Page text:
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Legislative Assembly for the ACT: 2007 Week 10 Hansard (16 October) . . Page.. 2927..


MR CORBELL (continuing):

You have got to remember that it is this government that has managed to renegotiate major industrial arrangements, rates of pay and so on with VMOs, staff specialists and nurses without any industrial disputation, without any impact on care in the hospital system, without any impact on access to services; and we have done so at a time when restraint has needed to be exercised when it comes to wage outcomes.

That demonstrates this government's commitment to a constructive and collaborative approach with our medical and nursing professionals, and the fact that we have a low separation rate is further indication that those strategies are yielding results.

Education—teacher positions

DR FOSKEY: My question is to the Minister for Education and Training and it is in regard to problems retaining and recruiting ACT teachers. I have had anecdotal evidence from multiple sources which suggests that teachers working in ACT colleges are leaving to work in the New South Wales system and that graduating teachers are choosing to apply for work in New South Wales rather than in the ACT. Could the minister please advise why teachers are choosing to join the New South Wales teaching service instead of the ACT's and why others are leaving the ACT system to work interstate or to work in other areas altogether, such as the public service?

MR BARR: I thank Dr Foskey for the question. I am not entirely sure where Dr Foskey is getting her information. It is certainly not the situation that the department of education is advising me of in relation to the latest recruitment round for the education department. In fact, I am advised that there were more than a thousand applications to teach in the ACT public education system and that somewhere in the vicinity of 200 to 250 positions are available for the 2008 school year. This continues a longstanding pattern whereby the number of applications far outweighs the number of positions that are available within our system. The ACT pays its teachers in the public education system at a rate equal to or higher than in any other jurisdiction in Australia. New South Wales is the next closest and in relation to, I think, one pay point on the scale, New South Wales teachers are about $300 a year ahead of those in the ACT.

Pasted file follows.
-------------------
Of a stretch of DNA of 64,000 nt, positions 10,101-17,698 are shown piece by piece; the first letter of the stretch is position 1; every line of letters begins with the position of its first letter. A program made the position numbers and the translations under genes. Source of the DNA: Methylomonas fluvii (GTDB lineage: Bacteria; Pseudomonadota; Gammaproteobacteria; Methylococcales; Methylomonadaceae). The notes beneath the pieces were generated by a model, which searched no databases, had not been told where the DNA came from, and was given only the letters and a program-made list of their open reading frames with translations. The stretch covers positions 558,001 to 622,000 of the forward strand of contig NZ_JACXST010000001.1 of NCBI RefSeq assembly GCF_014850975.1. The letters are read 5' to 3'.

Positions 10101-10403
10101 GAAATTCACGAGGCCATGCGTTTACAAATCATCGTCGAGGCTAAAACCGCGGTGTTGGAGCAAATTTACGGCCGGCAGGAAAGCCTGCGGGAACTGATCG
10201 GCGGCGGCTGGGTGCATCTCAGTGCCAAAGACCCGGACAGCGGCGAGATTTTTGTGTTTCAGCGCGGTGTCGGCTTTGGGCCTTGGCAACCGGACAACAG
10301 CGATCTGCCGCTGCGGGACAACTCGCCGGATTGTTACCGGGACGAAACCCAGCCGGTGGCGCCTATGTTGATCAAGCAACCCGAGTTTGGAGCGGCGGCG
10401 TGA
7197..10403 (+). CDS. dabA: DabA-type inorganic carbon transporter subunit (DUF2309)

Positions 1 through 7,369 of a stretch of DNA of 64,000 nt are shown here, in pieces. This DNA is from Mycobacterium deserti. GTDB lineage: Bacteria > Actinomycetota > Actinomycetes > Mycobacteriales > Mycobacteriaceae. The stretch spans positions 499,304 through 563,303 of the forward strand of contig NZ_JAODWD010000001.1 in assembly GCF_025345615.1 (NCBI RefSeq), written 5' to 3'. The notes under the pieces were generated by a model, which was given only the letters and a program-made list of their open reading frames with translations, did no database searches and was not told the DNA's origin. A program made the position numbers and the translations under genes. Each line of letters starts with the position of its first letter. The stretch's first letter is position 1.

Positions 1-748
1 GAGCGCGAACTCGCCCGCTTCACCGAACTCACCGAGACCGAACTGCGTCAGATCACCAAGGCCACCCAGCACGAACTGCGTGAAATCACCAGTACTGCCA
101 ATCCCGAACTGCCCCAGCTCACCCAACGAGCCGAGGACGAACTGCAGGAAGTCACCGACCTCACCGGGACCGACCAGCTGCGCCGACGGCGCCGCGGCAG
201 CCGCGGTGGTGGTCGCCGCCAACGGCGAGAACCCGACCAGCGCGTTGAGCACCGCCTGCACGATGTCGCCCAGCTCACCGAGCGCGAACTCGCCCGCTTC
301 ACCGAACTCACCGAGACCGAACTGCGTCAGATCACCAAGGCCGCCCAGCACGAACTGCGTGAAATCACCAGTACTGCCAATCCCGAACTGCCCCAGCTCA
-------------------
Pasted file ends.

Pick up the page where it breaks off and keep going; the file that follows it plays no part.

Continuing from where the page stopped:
It is interesting to observe pay claims that have been occurring in other jurisdictions. Most recently in Victoria the Victorian education union went forward with a pay claim to the Victorian government wanting a 30 per cent increase over three years, and one of the main reasons they put forward for needing a pay rise of that level was to keep up with pay rates in the ACT. In fact, this is what occurs in most other jurisdictions: the ACT is the trendsetter in terms of salaries and packages for teachers in the public education system. We maintain our position with the most recent EBA providing for an 111/2 per cent pay rise over 21/2 years, which means that ACT teachers are paid more than their colleagues in other jurisdictions and, in spite of the increased productivity that was part of the last EBA, still teach fewer face-to-face hours than their counterparts in New South Wales and in other jurisdictions and, perhaps most importantly, teach fewer face-to-face hours than their counterparts in the private system within the ACT.


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